Offers limited collective bargaining rights for wages based on performance; health insurance benefits subject to state limits on percentages; sick leave and other types of leave capped at the level allowed for non-union employees; certain aspects of performance evaluations; and duration of the agreement. Eliminates collective bargaining rights on numerous other issues, including transfers, staffing levels, hours of work, equipment, privatization of services and discipline. It also prohibits seniority from being the sole factor in determining order of layoff.
- Binding arbitration on contract disputes is gone. A final decision is now made by an elected body, such as a city council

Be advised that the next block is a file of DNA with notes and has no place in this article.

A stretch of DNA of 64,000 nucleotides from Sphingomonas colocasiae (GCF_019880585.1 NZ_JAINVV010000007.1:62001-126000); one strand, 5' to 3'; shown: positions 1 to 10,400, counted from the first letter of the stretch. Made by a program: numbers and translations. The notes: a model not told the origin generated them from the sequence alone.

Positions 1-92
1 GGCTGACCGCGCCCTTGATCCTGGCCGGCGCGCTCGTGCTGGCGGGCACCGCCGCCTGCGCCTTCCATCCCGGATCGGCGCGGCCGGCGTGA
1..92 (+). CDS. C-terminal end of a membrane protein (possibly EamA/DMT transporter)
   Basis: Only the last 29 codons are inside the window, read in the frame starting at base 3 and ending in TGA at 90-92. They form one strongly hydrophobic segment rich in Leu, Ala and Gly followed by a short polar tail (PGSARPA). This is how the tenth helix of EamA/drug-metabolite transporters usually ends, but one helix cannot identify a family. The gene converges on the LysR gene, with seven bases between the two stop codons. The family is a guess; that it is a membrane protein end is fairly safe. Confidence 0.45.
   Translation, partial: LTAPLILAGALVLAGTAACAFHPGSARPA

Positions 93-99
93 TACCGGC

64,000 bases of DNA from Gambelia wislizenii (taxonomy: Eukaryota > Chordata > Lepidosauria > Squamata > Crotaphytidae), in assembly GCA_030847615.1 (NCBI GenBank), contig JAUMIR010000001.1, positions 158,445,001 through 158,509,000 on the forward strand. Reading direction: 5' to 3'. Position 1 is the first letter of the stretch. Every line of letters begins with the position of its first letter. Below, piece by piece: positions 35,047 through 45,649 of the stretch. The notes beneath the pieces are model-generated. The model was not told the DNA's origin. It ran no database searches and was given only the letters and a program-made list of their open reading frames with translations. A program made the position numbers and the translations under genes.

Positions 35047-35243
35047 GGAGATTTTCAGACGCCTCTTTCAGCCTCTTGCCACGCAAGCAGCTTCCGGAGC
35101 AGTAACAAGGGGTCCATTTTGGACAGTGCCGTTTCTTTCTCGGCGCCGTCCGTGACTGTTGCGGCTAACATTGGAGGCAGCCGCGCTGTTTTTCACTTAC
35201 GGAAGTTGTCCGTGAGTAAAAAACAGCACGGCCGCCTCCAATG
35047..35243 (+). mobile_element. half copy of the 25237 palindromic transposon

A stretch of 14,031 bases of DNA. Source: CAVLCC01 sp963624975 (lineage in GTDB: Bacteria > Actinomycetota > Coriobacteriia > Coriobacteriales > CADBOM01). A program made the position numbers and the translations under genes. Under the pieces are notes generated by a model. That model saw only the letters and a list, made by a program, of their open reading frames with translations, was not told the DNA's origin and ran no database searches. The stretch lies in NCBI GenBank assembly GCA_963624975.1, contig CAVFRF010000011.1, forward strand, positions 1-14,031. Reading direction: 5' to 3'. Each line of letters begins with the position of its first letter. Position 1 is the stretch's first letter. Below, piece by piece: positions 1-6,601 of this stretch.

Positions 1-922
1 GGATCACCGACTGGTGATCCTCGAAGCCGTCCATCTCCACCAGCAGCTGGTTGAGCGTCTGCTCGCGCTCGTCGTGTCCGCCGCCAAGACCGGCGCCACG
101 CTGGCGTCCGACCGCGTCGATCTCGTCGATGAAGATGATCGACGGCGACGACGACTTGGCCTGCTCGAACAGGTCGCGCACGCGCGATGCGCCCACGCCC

- Merit is now the only measure for pay increases (vs length of service)
- Public sector employees no longer have the right to strike
I don't know if Ohio public employees are required to join and pay dues to the union or if this affects that.
It still needs to be approved by the House and signed by the Governor but it is expected to pass.
Actually looking at this, it does not seem "unfair". Basically the employees still have the option of supporting elected officials that will provide better pay and benefits (within the limits the changes allow). If all employees pay into the union then that is still a big stick.
I wonder if the Wisconsin public sector unions would accept something like this? And if Gov. Walker would be willing to consider it.